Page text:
A Study on Low-dose Radiation Therapy

Cartoon diagram of the epidermal growth factor receptor (EGFR) (rainbow colored, N-terminus = blue, C-terminus = red) complexed its ligand epidermal growth factor (magenta) based on the PDB: 1NQL​ crystallographic coordinates.

Many people with brain tumors will have an operation to remove as much tumor as possible.  The goal is to remove what can be safely removed. The next steps may be chemotherapy and/or radiation therapy.  In order to explore how radiation may assist in targeting and killing brain tumor cells, a group mainly from the Massachusetts General Hospital, a part of Harvard, studied the response of brain tumors to radiation-induced activation of the body’s immune response.

In this study, “Radiation-Induced Targeted Nanoparticle-Based Gene Delivery for Brain Tumor Therapy” the physicians used mice with Glioblastoma in their brain.  They then monitored the reaction of the tumor.  From their presentation: “This study combines radiation therapy to prime the tumor for nanoparticle uptake along with the targeting effect of iRGD-conjugated nanoparticles to yield a straightforward but effective approach for combined EGFR [epidermal growth factor receptor] inhibition and immunotherapy against glioblastomas, which can be extended to other aggressive tumor types.”

From the ACS publication

From their findings, the senior author of the report states, on the Massachusetts General Hospital’s site:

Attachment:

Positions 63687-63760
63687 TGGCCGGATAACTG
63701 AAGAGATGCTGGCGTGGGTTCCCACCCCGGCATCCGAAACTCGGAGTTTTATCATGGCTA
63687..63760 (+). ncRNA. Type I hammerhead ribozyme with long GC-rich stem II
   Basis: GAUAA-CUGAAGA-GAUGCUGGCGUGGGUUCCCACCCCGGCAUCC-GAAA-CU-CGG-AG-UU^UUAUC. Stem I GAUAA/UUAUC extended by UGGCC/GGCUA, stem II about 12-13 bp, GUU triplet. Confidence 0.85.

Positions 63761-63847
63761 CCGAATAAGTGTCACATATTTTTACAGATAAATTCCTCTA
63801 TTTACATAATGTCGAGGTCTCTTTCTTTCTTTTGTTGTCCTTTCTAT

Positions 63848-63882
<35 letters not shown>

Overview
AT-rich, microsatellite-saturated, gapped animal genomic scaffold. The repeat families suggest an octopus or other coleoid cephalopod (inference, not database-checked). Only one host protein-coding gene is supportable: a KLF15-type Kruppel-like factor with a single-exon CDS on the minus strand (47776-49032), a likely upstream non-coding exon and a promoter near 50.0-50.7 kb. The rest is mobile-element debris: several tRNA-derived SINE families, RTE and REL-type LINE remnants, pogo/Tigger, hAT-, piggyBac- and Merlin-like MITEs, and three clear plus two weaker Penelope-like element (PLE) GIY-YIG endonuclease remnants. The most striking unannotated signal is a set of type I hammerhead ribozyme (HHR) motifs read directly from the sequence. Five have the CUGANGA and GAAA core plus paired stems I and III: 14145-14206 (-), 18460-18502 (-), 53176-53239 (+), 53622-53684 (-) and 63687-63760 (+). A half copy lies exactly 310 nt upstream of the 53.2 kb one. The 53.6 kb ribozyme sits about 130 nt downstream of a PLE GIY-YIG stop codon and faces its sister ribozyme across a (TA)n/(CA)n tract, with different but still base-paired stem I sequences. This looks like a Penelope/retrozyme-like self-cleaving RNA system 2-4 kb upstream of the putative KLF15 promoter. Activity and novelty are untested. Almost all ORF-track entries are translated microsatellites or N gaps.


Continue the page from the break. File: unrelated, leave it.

We found that radiation therapy primes brain tumors for enhanced uptake of nanotherapeutics, allowing us to develop a targeted nanoparticle to deliver siRNAs for both immune checkpoint and targeted therapy against the most aggressive type of brain tumor.  A brief burst of radiation was able to increase uptake of the nanoparticle up to five-fold, enhancing the effects of targeted therapy, activating the immune response at the tumor site and prolonging survival.

From Bakhos Tannous, PhD, of the Neuro-Oncology Division in the MGH Department of Neurology

Currently, most of the Glioblastomas use EGFR as a growth factor making it an attractive target. However, previous studies that focused solely on targeting EGFR in glioblastomas have been unsuccessful.  The current approach which combines EGFR blockade and immunotherapy provides a possible method to get the immune to respond better against the brain tumor’s cells.

Read more details in these two reports mentioned above.  We hope these findings although still in the early stages will set the framework for future studies geared towards helping and a making a difference in the lives of glioblastoma patients.

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